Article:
Cultural Geography

Final Exam- Emily Johnson

Analysis

Aspects of cultural geography and every one of our units can be found in the book "The Hunger Games".

Unit 1

The country of Panem is split into 13 districts. Each one has their own geography that influences how the people there live ,how they act, and why the people live where they do. For example, District 1, who makes luxury items for the Capitol, has the best relationship and is the wealthiest district because they are closest to the Capitol. In District 12, they can get away with breaking the rules ( going outside the border to hunt, selling things to peace-keepers, etc.) because they are farther from the Capitol, offer the least attractive produce, and they have only won the Games once, so they are the most ignored and least liked.


The geography of the Districts and where they live also affects the jobs of the people who live there. District 4 borders an ocean, so they provide sea food for the Capitol. District 1's industry was agriculture. They are located in the southern region of Panem, providing grain and cotton for the Capitol.


Where you lived in Panem affected how you lived, performed in the Games, and viewed the rest of the country. Johanna Mason, who comes from District 7 (the lumber district), uses an ax to kill her victims. Rue comes from District 11 where her job was to climb trees to pick fruit. She is able to allude the others by hiding in the trees. Wiress and Beetee, who come from the technology district, ( District 7 ), are able to hijack the 75th Hunger Games by using their skills in wiring and technology.


The tributes and people from District 1 and 2 think of the Hunger Games as a honor and are proud to sacrifice themselves for the games. They are closest to the Capitol and are highly influenced by them. This is one of the reasons they are reluctant to join the rebellion when it begins. Meanwhile, others in farther districts see it as brutal murder an injustice.

Unit 2

The Capitol does not do well with balancing the forces of cooperation and conflict. The Capitol has all the power, and leaves all of the districts to produce its resources. This process is bound to create conflict, which it has, twice. The people of the districts revolted, and started a war called the 'Dark Times'. Afterwards, to punish the districts, they created the Hunger Games; which worked relatively well despite its gruesome nature. It was 75 years until a new revolution started, leaving the Capitol with no power, and an even amount of power spread across all the districts.

To deal with conflict priorly, they used 'peacekeepers', Panem's harsher, stricter version of police officers to keep everyone in line.


There was little to no migrating in Panem, the district you were born in was the district you lived in, unless of course you won the games and were able to travel to the Capitol. Because there was no movement, people were unable to spread their cultures to one another; everyone was very segregated from one another.

Application

I think it would be difficult to have a society such as the one in "The Hunger Games". Though our country is already split in districts, in a way, already. In New England we produce mostly lumber and cod, in the South they provide cotton, the midwest is the "Bread basket" of our country, providing us with grain and other foods, etc. I feel that is one of the only similarities our society has.


Our country is run by a democracy, and we as the people have the say in who we e;etc as president and other important political figures. We also have congress to decide on important issues. I don't think we as people could possibly allow such a thing to happen in our country. And if something like that were to happen, there is no way that the American people would not revolt in one way or another.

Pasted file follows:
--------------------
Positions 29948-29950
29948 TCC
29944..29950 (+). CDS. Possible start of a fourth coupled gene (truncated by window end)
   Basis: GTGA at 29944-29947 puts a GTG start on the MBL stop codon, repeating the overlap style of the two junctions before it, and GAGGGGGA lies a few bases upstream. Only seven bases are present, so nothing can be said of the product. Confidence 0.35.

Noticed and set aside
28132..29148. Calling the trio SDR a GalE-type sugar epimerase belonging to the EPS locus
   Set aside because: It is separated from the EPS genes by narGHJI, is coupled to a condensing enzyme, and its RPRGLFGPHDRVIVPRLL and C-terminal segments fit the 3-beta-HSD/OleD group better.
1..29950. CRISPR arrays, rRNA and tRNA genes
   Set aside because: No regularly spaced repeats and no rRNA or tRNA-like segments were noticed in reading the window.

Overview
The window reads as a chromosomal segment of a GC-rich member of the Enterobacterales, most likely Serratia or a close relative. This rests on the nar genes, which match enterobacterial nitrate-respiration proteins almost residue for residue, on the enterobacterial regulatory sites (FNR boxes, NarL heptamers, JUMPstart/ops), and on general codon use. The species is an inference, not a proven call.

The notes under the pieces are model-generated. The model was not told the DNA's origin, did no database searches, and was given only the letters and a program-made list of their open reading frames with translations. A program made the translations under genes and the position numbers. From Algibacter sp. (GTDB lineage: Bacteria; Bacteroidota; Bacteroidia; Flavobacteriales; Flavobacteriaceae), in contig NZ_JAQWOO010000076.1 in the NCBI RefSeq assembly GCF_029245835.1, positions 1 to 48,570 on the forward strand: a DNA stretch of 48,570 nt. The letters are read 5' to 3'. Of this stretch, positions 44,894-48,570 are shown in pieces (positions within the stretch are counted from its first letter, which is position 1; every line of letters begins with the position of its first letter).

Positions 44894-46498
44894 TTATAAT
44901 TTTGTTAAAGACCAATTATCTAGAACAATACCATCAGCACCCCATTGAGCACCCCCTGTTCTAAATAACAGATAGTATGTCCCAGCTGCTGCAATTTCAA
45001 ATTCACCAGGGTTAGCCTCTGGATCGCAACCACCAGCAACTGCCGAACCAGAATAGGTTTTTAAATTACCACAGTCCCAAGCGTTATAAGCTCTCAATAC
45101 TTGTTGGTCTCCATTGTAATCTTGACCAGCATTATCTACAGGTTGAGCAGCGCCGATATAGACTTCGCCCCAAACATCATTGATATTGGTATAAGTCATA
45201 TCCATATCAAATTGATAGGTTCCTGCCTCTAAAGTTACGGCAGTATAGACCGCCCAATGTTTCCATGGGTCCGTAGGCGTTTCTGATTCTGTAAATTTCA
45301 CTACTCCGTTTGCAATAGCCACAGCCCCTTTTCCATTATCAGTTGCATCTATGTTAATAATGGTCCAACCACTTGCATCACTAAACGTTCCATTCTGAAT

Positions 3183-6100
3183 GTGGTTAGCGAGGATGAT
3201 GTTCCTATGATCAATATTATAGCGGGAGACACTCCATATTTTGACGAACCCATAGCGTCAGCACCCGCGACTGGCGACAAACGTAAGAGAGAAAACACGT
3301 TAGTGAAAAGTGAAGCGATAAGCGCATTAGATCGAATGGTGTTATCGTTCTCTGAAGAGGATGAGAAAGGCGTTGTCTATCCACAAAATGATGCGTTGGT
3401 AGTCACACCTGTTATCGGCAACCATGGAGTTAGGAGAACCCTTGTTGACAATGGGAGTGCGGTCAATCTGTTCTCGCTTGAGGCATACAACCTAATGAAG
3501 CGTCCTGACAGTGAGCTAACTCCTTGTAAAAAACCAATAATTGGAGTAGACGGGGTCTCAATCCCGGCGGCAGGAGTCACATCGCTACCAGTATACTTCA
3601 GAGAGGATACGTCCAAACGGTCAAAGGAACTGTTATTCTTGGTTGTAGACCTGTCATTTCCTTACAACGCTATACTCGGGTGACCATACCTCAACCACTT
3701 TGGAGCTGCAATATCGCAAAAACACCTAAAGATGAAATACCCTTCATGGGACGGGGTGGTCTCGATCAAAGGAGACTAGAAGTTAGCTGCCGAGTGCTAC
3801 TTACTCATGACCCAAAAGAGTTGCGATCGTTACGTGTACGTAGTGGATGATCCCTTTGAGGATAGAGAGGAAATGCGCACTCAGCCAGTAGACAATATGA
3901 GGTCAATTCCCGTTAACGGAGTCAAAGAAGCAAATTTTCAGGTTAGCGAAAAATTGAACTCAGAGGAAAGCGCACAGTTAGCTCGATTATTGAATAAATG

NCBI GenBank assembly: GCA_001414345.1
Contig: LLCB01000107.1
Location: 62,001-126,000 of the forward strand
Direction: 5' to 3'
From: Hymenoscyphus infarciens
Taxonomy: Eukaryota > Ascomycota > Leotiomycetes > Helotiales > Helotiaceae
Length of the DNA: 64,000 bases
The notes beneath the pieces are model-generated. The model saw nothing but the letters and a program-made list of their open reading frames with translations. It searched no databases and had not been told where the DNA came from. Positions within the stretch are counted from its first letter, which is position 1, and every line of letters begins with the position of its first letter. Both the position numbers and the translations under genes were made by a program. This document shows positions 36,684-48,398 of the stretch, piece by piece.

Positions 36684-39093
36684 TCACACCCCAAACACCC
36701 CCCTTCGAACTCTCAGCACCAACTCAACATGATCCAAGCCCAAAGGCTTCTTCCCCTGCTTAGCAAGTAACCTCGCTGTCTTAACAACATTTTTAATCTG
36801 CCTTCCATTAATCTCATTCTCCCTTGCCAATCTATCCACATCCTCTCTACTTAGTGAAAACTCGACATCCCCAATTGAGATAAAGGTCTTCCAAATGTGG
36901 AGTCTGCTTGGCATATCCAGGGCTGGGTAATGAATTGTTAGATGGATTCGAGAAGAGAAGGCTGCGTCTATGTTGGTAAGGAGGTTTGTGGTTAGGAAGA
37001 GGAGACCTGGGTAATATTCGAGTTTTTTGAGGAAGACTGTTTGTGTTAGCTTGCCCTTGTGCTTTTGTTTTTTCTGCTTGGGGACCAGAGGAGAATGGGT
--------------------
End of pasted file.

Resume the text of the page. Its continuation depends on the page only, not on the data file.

In the Panem, the people of the districts have no way of having a say in what they want and or need. If they did have a government that would allow them to vote r use their voice, the Hunger Games would not exist.


The Hunger Games themselves are similar to ancient Rome. Gladiators would fight against one another or wild animals, as the tributes did in the games for entertainment and punishment. When Peeta and Katniss win, they have crowns based on laurel wreaths placed on their heads, also similar to ancient Rome. Or, though a little far fetched, is like the Olympics. Sponsored athletes competing against one another for glory and fame.



Transfer

My life and country is similar to "The Hunger Games".


In "The Hunger Games", the Capitol uses the districts for natural resources and hoards wealth to such a degree that the rest of the districts have to suffer for it (similar to the 1% and the 99% of Americans).


The non-violent protesters being attacked and killed in District 11 remind of Ferguson, Missouri. Non-violent protesters gather, the riot police stand by threateningly. In "The Hunger Games", the government regulates what is shown on TV, mostly the violent games and occasional news broadcasts; similar to North Korea. IN North Korea, the government regulates what is shown, usually false, misleading information/propaganda.


Although extremely distant from the volunteering of taking your siblings place in a game of child killing, I do recognize an aspect of my own life in "The Hunger Games". When Prim was picked at the Reaping, her sister Katniss took her place.Once when my younger brother broke my mother's vase, I said it was my fault so that he wouldn't get in trouble. Or when my brother has to do the dishes and I offer to do it for him (rarely). My old teacher used to pick one of our names out of a hat, whoever's was picked had to wither present first or answer a question. People would sometimes volunteer to take my place because they knew I didn't like presenting in front of the class, when I was younger that is.